Trifolium thompsonii

From Wikipedia, the free encyclopedia
Jump to navigation Jump to search

Trifolium thompsonii

Imperiled (NatureServe)
Scientific classification edit
Kingdom: Plantae
Clade: Tracheophytes
Clade: Angiosperms
Clade: Eudicots
Clade: Rosids
Order: Fabales
Family: Fabaceae
Genus: Trifolium
T. thompsonii
Binomial name
Trifolium thompsonii

Trifolium thompsonii is a species of flowering plant in the legume family known by the common name Thompson's clover.[1] It is endemic to Washington State in the United States, where it occurs in two counties.[2][3] One of the largest populations occurs in the Entiat Slopes Natural Area Preserve in Chelan County.[4]

This is a large clover with a thick stem growing up to 60 centimeters tall. The leaves are divided into three to eight serrated leaflets. The inflorescence is a round head of several bright red-lavender flowers. Blooming occurs in May through July.[2][3] Pollinators include bumblebees and the Greenish Blue, a butterfly.[2]

This species grows in several types of habitat.[2] One study identified four plant associations that include the clover. The Pseudotsuga menziesii/Calamagrostis rubescens forest habitat is a cooler, moister area with associated species such as Spiraea betulifolia, Penstemon fruticosus, Balsamorhiza sagittata, and Achillea millefolium. The Artemisia vaseyana/Agropyron spicatum association includes Artemisia tripartita, Poa secunda, and Festuca idahoensis. A third association, the Pinus ponderosa/Agropyron spicatum has sparse tree cover, a grass understory, and no tall shrubs. Associated species include Eriogonum heracleoides, Phlox longifolia, Haplopappus stenophyllus, and Antennaria rosea. The Artemisia tridentata/Agropyron spicatum association is a drier habitat which includes many forbs such as Allium acuminatum, Agoseris grandiflora, Lomatium nudicaule, and Lupinus sericeus.[5]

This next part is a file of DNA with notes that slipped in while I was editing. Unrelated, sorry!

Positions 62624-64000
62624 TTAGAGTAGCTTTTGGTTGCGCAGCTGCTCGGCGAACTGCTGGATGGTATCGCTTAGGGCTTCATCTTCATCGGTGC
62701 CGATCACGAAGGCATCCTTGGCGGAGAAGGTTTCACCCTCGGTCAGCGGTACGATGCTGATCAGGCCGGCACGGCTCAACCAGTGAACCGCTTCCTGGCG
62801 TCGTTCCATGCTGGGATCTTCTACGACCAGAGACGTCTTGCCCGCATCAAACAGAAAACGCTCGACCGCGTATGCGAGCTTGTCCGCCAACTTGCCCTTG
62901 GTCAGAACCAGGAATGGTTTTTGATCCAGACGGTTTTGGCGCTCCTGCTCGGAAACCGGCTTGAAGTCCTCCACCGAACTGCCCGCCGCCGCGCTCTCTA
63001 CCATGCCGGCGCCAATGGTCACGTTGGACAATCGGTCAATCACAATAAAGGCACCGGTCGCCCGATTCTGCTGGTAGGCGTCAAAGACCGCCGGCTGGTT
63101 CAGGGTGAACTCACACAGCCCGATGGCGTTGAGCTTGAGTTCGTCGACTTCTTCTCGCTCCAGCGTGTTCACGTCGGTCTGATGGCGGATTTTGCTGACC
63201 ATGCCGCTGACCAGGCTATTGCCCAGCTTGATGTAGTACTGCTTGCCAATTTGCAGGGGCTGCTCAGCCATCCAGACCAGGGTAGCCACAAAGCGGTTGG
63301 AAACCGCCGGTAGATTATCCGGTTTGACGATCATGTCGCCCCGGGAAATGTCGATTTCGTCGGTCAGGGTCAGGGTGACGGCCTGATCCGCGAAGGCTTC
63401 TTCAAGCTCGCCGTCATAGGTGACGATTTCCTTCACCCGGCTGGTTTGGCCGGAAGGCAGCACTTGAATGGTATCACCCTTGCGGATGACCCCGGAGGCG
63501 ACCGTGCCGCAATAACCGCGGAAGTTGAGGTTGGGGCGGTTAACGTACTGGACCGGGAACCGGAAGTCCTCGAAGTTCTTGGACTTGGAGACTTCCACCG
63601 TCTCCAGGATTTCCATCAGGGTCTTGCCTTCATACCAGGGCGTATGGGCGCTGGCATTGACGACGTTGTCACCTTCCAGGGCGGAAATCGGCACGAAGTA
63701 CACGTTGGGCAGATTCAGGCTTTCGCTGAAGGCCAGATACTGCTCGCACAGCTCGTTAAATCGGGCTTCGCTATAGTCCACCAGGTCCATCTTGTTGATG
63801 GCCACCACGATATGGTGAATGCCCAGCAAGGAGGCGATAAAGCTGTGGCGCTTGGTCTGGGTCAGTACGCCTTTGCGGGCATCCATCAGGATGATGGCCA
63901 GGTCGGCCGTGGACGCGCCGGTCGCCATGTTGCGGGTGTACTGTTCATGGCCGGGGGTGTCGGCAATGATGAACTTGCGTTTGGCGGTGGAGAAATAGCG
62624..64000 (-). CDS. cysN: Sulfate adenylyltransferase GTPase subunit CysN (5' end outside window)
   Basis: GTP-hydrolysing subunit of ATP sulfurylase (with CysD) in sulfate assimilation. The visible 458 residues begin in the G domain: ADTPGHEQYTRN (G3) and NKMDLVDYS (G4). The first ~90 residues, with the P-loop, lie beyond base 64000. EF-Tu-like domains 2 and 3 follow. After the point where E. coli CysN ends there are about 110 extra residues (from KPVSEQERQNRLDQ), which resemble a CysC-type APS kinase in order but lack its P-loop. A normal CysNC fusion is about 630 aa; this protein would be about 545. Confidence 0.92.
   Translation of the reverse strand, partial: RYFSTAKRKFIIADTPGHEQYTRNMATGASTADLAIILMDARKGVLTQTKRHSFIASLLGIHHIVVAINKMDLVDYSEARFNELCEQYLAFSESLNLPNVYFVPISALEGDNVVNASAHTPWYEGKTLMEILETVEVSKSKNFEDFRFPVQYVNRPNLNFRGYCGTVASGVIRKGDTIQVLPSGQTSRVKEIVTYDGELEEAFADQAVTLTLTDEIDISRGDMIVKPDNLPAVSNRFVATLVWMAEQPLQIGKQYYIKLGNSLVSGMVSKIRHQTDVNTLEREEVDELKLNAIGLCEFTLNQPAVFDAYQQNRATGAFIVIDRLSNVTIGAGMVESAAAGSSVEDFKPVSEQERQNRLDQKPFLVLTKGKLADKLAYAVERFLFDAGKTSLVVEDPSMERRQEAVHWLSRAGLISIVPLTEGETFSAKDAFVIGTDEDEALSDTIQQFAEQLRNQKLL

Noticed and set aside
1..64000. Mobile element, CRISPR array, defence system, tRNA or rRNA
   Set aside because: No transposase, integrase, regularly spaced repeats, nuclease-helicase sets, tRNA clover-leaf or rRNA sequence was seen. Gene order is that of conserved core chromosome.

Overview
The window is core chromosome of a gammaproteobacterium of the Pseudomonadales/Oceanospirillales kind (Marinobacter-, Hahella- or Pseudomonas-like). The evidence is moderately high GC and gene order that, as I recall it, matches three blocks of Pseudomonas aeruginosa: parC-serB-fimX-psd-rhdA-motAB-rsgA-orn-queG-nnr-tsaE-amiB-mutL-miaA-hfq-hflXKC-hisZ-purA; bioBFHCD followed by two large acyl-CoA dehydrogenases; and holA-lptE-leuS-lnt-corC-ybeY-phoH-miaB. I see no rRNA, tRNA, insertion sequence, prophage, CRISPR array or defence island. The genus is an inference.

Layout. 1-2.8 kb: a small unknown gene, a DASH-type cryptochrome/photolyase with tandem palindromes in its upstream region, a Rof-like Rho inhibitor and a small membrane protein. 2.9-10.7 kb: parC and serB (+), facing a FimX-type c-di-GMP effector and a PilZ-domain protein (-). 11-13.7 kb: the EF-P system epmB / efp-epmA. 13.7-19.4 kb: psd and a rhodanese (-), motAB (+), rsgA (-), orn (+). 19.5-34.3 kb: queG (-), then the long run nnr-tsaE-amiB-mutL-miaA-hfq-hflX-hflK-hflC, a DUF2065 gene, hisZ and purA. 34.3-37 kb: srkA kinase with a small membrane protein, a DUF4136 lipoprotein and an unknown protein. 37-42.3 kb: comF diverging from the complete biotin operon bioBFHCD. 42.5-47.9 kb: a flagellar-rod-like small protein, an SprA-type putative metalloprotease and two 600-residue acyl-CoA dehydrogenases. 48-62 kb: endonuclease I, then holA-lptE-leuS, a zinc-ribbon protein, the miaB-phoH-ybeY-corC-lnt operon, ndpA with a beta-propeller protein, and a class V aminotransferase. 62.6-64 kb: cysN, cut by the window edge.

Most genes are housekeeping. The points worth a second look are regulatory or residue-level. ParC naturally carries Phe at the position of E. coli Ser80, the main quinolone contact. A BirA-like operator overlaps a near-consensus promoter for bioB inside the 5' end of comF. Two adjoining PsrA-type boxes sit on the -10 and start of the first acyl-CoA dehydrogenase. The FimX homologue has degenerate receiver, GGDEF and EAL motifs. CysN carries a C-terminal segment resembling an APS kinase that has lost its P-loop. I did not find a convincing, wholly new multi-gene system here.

A Research Natural Area, the Thompson Clover Research Natural Area, was established in 1977[2] in the Wenatchee National Forest for the study and protection of this species.[6]


  1. ^ "Trifolium thompsonii". Natural Resources Conservation Service PLANTS Database. USDA. Retrieved 15 December 2015.
  2. ^ a b c d e Trifolium thompsonii. Archived 2011-10-26 at the Wayback Machine Center for Plant Conservation.
  3. ^ a b Trifolium thompsonii. NatureServe.
  4. ^ Washington State Department of Natural Resources. Entiat Slopes NAP. Archived 2014-08-11 at the Wayback Machine Accessed April 13, 2014.
  5. ^ Scherer, G., et al. (1996). Habitat characteristics and morphological differences of Trifolium thompsonii populations. Northwest Science 70(3) 242-51.
  6. ^ Thompson Clover Research Natural Area. Archived 2007-09-05 at the Wayback Machine

External links[edit]